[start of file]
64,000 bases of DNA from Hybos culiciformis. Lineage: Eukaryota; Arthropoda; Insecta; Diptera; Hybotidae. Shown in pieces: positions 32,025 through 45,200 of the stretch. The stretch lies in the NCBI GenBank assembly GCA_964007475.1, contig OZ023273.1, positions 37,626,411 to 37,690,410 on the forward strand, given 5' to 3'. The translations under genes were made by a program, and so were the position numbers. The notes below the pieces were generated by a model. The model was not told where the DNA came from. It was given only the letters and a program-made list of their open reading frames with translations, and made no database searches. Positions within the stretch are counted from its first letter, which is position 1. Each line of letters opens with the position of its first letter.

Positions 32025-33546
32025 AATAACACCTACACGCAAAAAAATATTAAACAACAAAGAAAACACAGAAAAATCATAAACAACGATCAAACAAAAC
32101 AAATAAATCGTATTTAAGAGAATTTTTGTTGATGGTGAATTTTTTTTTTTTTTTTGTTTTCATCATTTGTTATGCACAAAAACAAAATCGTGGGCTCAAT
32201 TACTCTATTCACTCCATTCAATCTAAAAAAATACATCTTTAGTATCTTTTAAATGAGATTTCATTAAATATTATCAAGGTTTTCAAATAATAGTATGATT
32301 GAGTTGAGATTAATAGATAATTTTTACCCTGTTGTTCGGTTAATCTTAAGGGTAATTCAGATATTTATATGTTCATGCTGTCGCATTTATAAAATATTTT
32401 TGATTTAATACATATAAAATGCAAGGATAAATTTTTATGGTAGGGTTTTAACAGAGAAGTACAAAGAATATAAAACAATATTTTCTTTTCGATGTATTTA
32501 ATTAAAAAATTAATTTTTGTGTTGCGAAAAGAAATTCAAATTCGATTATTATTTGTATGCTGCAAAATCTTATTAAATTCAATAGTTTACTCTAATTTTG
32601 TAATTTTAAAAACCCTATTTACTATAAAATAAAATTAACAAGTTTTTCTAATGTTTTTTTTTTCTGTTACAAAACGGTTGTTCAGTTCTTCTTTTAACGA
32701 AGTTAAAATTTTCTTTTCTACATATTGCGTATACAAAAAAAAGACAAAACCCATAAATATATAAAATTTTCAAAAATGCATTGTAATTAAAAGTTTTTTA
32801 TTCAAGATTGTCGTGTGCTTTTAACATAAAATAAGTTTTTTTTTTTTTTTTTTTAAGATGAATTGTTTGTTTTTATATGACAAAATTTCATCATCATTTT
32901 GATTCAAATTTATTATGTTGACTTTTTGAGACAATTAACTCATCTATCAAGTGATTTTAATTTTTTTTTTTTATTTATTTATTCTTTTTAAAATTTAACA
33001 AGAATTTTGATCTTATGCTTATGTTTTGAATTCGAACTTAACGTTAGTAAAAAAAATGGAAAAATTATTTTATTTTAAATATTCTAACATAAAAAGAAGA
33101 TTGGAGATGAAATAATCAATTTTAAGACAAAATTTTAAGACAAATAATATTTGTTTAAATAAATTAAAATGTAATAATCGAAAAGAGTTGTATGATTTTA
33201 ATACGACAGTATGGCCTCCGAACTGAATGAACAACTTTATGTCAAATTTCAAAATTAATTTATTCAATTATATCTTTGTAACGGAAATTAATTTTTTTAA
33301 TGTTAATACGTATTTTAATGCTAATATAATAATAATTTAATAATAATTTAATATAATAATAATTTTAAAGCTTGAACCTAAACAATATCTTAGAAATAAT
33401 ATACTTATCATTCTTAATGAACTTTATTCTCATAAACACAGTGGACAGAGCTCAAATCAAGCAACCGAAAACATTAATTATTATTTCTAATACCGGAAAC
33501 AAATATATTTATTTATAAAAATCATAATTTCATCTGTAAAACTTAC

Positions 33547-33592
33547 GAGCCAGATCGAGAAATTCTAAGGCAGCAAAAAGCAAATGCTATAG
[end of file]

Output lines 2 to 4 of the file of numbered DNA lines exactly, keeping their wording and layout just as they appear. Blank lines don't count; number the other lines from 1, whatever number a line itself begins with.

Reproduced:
Positions 32025-33546
32025 AATAACACCTACACGCAAAAAAATATTAAACAACAAAGAAAACACAGAAAAATCATAAACAACGATCAAACAAAAC
32101 AAATAAATCGTATTTAAGAGAATTTTTGTTGATGGTGAATTTTTTTTTTTTTTTTGTTTTCATCATTTGTTATGCACAAAAACAAAATCGTGGGCTCAAT